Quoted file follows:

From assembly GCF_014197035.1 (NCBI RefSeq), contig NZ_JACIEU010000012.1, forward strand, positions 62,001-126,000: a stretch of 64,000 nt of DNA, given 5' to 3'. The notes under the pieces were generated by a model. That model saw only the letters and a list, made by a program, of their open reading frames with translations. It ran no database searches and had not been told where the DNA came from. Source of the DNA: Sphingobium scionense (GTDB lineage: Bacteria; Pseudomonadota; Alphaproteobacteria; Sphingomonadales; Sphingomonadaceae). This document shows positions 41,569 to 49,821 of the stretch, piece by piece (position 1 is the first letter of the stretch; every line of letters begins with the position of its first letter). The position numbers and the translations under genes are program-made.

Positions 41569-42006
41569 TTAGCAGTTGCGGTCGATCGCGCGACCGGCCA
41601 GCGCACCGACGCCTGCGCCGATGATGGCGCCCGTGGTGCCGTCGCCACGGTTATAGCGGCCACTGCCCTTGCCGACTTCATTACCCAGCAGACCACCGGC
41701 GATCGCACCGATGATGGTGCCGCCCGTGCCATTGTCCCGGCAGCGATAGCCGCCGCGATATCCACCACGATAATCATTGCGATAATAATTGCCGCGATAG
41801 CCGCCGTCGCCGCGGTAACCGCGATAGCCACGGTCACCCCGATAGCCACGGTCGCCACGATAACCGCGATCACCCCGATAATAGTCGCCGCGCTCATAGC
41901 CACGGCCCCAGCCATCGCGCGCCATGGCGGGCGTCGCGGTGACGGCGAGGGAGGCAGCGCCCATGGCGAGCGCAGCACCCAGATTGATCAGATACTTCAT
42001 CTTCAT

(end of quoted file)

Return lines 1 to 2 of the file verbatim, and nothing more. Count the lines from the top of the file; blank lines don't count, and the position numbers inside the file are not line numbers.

From assembly GCF_014197035.1 (NCBI RefSeq), contig NZ_JACIEU010000012.1, forward strand, positions 62,001-126,000: a stretch of 64,000 nt of DNA, given 5' to 3'. The notes under the pieces were generated by a model. That model saw only the letters and a list, made by a program, of their open reading frames with translations. It ran no database searches and had not been told where the DNA came from. Source of the DNA: Sphingobium scionense (GTDB lineage: Bacteria; Pseudomonadota; Alphaproteobacteria; Sphingomonadales; Sphingomonadaceae). This document shows positions 41,569 to 49,821 of the stretch, piece by piece (position 1 is the first letter of the stretch; every line of letters begins with the position of its first letter). The position numbers and the translations under genes are program-made.

Positions 41569-42006